What would be more appropriate for a Winter Solstice Concert than a meeting of the Prodigy and the Titan? Translated, it is a musical encounter between Alison Krauss, the 19-year-old bluegrass whiz from Illinois, and Baltimore's Helicon, an instrumental trio whose latest album is entitled "The Titan."
Krauss with her band Union Station and Helicon perform at 8 tomorrow night in Kraushaar Auditorium at Goucher College.
For Helicon members Chris Norman, Ken Kolodner and Robin Bullock, the fifth Winter Solstice Concert salutes their Baltimore following and celebrates the release of a new album on the Turquoise label.
It also affirms their "mission statement" formulated in the band's van on the last tour. The mission, flutist Norman says, is "The cultivation and performance of traditional folk music from around the world."
On "The Titan," named after a three-part polka composed by Norman, Helicon fuses flute, fiddle, guitar, cittern, hammer dulcimer and viola into a transcendentally melodic palette of sounds. The album whirs through a reel like "The Reconciliation" at a breakneck pace unusual for hammer dulcimer. And it floats like a shroud of mist through Norman's "Nova Scotia January."
"We work for a real sculpted beauty," Norman says, defining Helicon's style. "Almost like a chamber group," Bullock adds, referring to the group's classically oriented focus on melody and technique.
To satisfy their quest for eclectic and obscure folk melodies, all three Helicon members draw from tinny, old, field recordings; works discovered by students; the energetic folk music underground; and from the composers themselves. In a little known publication edited by one aficionado, the group learned of the tunes "Mazurka Limousin" and "Bouree," both from a region in France where traditional hurdy-gurdy and bagpipe music endures.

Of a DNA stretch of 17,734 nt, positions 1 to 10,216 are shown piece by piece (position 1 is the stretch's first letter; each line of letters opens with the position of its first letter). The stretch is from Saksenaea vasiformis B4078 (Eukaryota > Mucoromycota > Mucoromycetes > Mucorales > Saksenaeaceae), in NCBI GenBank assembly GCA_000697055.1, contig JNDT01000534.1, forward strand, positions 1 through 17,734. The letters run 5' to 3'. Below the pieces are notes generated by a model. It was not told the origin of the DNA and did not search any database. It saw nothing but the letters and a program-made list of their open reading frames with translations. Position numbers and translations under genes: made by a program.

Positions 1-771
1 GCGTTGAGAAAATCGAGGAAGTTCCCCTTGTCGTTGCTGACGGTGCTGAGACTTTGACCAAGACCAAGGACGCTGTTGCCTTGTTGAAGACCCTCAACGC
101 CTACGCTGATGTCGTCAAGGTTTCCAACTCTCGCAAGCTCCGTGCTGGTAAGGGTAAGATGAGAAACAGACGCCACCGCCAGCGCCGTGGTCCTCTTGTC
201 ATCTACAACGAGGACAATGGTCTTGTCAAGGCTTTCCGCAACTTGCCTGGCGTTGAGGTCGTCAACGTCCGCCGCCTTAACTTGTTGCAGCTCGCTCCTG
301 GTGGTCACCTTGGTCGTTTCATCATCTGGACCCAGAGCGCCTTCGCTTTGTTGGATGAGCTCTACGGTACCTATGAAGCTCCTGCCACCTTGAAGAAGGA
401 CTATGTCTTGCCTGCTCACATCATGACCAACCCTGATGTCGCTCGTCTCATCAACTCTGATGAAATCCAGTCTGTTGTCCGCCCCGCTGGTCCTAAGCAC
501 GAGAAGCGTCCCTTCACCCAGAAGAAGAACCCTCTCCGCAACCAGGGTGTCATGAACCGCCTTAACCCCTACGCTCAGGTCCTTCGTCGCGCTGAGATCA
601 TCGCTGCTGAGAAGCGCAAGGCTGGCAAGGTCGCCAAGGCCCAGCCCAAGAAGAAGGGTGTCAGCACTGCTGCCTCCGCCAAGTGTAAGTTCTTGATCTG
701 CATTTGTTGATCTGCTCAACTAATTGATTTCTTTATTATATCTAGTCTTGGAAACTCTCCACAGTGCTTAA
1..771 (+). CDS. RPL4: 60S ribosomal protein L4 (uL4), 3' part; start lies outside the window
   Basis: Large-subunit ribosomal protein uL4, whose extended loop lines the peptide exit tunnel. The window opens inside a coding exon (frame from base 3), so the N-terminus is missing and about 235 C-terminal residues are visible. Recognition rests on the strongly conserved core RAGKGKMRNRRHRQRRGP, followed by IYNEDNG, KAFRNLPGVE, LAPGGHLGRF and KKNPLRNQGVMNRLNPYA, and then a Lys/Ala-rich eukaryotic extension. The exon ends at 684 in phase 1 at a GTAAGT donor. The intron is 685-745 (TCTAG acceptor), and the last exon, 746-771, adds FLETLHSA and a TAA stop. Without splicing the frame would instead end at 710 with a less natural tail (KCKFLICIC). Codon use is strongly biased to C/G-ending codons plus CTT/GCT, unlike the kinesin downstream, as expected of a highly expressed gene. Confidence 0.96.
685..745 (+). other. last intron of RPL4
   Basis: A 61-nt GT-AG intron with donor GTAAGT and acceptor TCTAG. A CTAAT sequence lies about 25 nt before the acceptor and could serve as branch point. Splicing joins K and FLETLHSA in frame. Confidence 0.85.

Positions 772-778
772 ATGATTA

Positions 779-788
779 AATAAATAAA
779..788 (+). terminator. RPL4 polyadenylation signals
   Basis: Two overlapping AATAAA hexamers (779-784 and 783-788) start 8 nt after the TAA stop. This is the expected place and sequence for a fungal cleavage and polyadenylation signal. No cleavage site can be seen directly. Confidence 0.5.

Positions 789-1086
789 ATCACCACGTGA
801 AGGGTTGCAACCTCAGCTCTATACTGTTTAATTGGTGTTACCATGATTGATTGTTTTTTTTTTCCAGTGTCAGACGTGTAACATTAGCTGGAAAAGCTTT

On a recent trip to his native Nova Scotia, Norman picked up the very old "Waltz From Cape Breton," from fiddler Carl MacKenzie. On other international journeys, Helicon members travel equipped with tape recorder, instruments, pen and paper to collect the old music they hear in the labyrinthine web of ancient European streets.
Through medleys, and the album's sequence of songs, Helicon spins its disparate finds together in a textured skein of acoustic music that joins the old with the the New World with the Old World. For example, "In the Csitari Mountain Foothills," found in a collection of Hungarian folk music collected by Anton Kodaly and Bela Bartok, is merged in an opening medley with Robin Bullock's "The Storm Warning" in a way that makes the most of their common, folk music bond.
Traditional American music, as represented by Bill Monroe -- the "father of bluegrass" -- and Norman Blake, also nestles comfortably in "The Titan's" mix.
"The Titan" is Helicon's second album, and the first they did not produce and distribute on their own. Prior to the last release, called "Helicon," Norman and Kolodner, as a duo, recorded "Daybreak." With a new label, and a busy national tour schedule, Helicon is aiming for national recognition. But they also like to play in Baltimore, "more than any where else. People [here] really seem to like us," Norman says.
Tickets for the Winter Solstice concert are $15 at the door; $13 in advance. For information, call 243-7254 or 235-6429.